rachael short

rachael short

xthe-tragic-comedyx:

Part 1 of illustrations by Santiago Caruso for “The Bloody Countess.” 
xthe-tragic-comedyx:

Part 1 of illustrations by Santiago Caruso for “The Bloody Countess.” 
xthe-tragic-comedyx:

Part 1 of illustrations by Santiago Caruso for “The Bloody Countess.” 
xthe-tragic-comedyx:

Part 1 of illustrations by Santiago Caruso for “The Bloody Countess.” 
xthe-tragic-comedyx:

Part 1 of illustrations by Santiago Caruso for “The Bloody Countess.” 
xthe-tragic-comedyx:

Part 1 of illustrations by Santiago Caruso for “The Bloody Countess.” 
xthe-tragic-comedyx:

Part 1 of illustrations by Santiago Caruso for “The Bloody Countess.” 
xthe-tragic-comedyx:

Part 1 of illustrations by Santiago Caruso for “The Bloody Countess.” 
xthe-tragic-comedyx:

Part 1 of illustrations by Santiago Caruso for “The Bloody Countess.” 
xthe-tragic-comedyx:

Part 1 of illustrations by Santiago Caruso for “The Bloody Countess.” 

xthe-tragic-comedyx:

Part 1 of illustrations by Santiago Caruso for “The Bloody Countess.” 


Santiago Caruso : The Spectral House / Ink and scratching over paper / 32 cm x 24 cm / 2013

In line with my dissertation research, I’ve been looking into other creative who work along gothic/supernatural/fantasy themes and have recently discovered the beautifully grotesque artwork of Santiago Caruso. I love the darkness of his work, both in atmosphere and content.

Santiago Caruso : The Spectral House / Ink and scratching over paper / 32 cm x 24 cm / 2013

In line with my dissertation research, I’ve been looking into other creative who work along gothic/supernatural/fantasy themes and have recently discovered the beautifully grotesque artwork of Santiago Caruso. I love the darkness of his work, both in atmosphere and content.

nemophilies:

Santiago Caruso, The Abyss

nemophilies:

Santiago Caruso, The Abyss

The Art of Drowning

I was reminded recently in a conversation with my dear jonhallsillustration of this short which I fell in love with a few years ago. There’s something about the way people illustrate or paint moving water that really fascinates me, possibly because I’m aware from my own experience, of the Moving Image GIFs below, that it’s quite difficult to capture bubbles and ripples in an effective way.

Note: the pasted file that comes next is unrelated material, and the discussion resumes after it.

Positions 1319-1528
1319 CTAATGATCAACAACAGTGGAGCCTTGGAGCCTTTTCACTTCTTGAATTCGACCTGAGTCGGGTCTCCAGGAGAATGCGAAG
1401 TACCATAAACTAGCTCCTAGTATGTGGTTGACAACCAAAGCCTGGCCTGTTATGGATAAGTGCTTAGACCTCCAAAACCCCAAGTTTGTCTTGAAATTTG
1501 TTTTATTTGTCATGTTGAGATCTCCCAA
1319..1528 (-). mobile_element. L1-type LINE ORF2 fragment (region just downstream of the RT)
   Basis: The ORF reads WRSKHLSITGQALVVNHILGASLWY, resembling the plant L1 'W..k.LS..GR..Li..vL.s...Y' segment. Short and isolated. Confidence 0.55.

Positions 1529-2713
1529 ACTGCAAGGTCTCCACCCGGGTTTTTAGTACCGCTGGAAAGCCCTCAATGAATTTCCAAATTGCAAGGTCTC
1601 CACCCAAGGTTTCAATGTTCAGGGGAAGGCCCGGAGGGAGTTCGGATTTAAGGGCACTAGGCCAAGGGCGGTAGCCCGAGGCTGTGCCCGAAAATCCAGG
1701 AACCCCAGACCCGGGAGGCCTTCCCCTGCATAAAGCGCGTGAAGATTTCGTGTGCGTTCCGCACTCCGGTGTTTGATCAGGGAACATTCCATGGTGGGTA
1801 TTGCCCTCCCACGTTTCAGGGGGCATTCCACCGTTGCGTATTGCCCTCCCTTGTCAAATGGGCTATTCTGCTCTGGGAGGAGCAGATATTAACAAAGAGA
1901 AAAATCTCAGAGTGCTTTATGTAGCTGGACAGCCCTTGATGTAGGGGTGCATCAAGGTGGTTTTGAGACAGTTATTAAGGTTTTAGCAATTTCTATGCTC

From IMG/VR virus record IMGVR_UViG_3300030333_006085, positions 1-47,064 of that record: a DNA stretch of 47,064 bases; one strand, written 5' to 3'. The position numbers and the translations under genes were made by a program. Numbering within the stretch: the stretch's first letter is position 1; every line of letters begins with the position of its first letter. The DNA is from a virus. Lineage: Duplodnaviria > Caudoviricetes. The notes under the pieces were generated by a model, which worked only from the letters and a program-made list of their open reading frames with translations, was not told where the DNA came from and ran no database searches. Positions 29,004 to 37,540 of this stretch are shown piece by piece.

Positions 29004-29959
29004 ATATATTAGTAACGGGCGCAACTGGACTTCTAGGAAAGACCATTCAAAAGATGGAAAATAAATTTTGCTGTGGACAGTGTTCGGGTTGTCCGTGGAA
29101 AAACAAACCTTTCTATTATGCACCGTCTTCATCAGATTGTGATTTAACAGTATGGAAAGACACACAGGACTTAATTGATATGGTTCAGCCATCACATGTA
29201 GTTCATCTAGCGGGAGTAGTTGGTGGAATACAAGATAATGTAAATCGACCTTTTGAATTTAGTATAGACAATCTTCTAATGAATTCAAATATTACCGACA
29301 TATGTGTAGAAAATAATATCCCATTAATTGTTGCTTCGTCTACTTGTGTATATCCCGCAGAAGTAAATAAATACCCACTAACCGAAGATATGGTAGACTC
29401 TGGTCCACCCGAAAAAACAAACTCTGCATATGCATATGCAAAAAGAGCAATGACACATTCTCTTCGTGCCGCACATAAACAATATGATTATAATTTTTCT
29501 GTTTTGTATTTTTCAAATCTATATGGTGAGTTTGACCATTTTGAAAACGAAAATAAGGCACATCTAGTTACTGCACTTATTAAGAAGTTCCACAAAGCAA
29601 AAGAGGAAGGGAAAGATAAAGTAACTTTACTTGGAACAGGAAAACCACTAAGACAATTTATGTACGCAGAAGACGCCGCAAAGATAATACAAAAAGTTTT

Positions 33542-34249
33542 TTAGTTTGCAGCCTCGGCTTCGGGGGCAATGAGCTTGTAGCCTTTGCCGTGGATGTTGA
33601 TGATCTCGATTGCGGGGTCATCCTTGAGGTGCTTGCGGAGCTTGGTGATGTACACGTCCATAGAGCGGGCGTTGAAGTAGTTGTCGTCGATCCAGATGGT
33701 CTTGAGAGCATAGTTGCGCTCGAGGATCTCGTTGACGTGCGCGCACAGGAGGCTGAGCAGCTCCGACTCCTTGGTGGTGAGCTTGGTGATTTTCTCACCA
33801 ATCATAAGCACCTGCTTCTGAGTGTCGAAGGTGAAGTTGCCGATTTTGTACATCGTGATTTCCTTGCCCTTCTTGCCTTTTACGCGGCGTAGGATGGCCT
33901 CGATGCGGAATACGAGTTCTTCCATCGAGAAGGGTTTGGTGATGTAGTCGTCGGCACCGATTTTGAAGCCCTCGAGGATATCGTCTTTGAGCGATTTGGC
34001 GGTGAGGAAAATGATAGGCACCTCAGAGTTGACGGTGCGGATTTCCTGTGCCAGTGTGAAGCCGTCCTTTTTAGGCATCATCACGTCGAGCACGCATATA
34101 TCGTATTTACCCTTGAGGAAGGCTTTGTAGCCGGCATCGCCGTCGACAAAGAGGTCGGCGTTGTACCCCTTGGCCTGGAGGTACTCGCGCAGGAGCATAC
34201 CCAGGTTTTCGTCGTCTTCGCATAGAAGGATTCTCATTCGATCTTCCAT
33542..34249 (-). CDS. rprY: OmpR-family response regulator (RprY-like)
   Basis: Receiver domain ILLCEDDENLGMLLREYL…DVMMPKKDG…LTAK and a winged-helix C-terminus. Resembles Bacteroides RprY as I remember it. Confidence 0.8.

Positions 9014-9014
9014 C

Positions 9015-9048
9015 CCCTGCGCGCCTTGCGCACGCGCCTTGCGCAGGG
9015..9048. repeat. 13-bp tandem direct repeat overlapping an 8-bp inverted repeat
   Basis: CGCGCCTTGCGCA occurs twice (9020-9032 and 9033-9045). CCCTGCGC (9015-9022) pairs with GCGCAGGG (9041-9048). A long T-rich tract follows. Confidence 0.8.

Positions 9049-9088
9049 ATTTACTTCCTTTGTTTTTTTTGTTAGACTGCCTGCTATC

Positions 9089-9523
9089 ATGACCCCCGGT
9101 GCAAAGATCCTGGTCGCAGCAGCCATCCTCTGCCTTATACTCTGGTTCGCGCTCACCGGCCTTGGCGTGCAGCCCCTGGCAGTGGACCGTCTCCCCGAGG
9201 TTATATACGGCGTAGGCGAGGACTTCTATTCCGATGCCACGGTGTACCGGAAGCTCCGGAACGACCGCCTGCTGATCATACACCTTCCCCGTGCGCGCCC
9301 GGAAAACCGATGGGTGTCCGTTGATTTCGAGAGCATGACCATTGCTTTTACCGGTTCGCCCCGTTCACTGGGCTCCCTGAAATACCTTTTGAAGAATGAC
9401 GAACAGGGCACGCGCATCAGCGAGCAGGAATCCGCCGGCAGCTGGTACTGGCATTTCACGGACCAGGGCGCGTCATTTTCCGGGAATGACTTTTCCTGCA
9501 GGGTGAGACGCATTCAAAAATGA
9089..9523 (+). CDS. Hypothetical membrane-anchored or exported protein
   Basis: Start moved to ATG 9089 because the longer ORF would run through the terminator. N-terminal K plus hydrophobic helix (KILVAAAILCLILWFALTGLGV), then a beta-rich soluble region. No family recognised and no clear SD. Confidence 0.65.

Anyway, I find this brilliantly done. Another short that I discovered was the ever developing, on-going illustrated ’Johnny Cash Project’ - which you can watch here: http://www.thejohnnycashproject.com/#/explore/TopRated 

Depressing who?

adventures-of-the-blackgang:

ca 1950 Rebecca by Daphne Du Maurier
Hard Cover with Dust Jacket by Rein van Looij
full size (1431 x 2146)

I’ve been re-reading an old favourite and found this lovely book cover from the 50’s, so I’m feeling inspired to start designing covers for some other favourites of mine this Summer!

adventures-of-the-blackgang:

ca 1950 Rebecca by Daphne Du Maurier

Hard Cover with Dust Jacket by Rein van Looij

full size (1431 x 2146)

I’ve been re-reading an old favourite and found this lovely book cover from the 50’s, so I’m feeling inspired to start designing covers for some other favourites of mine this Summer!

My book cover for this years Penguin Design Awards
http://www.penguin.co.uk/static/cs/uk/0/minisites/penguindesignaward/puffin_brief.php
They’re not perfect, but here are my four GIFs for the Moving Image brief! I’m quite pleased with these despite their obvious flaws, they’re naive stylistically but I’ve really enjoyed experimenting with GIFs this year. With more practice over Summer I think I could create some interesting narratives for future briefs.
They’re not perfect, but here are my four GIFs for the Moving Image brief! I’m quite pleased with these despite their obvious flaws, they’re naive stylistically but I’ve really enjoyed experimenting with GIFs this year. With more practice over Summer I think I could create some interesting narratives for future briefs.
They’re not perfect, but here are my four GIFs for the Moving Image brief! I’m quite pleased with these despite their obvious flaws, they’re naive stylistically but I’ve really enjoyed experimenting with GIFs this year. With more practice over Summer I think I could create some interesting narratives for future briefs.
They’re not perfect, but here are my four GIFs for the Moving Image brief! I’m quite pleased with these despite their obvious flaws, they’re naive stylistically but I’ve really enjoyed experimenting with GIFs this year. With more practice over Summer I think I could create some interesting narratives for future briefs.

They’re not perfect, but here are my four GIFs for the Moving Image brief! I’m quite pleased with these despite their obvious flaws, they’re naive stylistically but I’ve really enjoyed experimenting with GIFs this year. With more practice over Summer I think I could create some interesting narratives for future briefs.

If you ever looked at me once with what I know is in you, I would be your slave.

Since Easter I have been revisiting my sequential narrative brief, where I was focusing on illustrating the final chapter of Wuthering Heights. I mainly wanted to focus on the eerie, romance element of Catherine’s “haunting” of Heathcliff, but to do this I wanted to create a series of atmospheric scenes with no characters and very little text.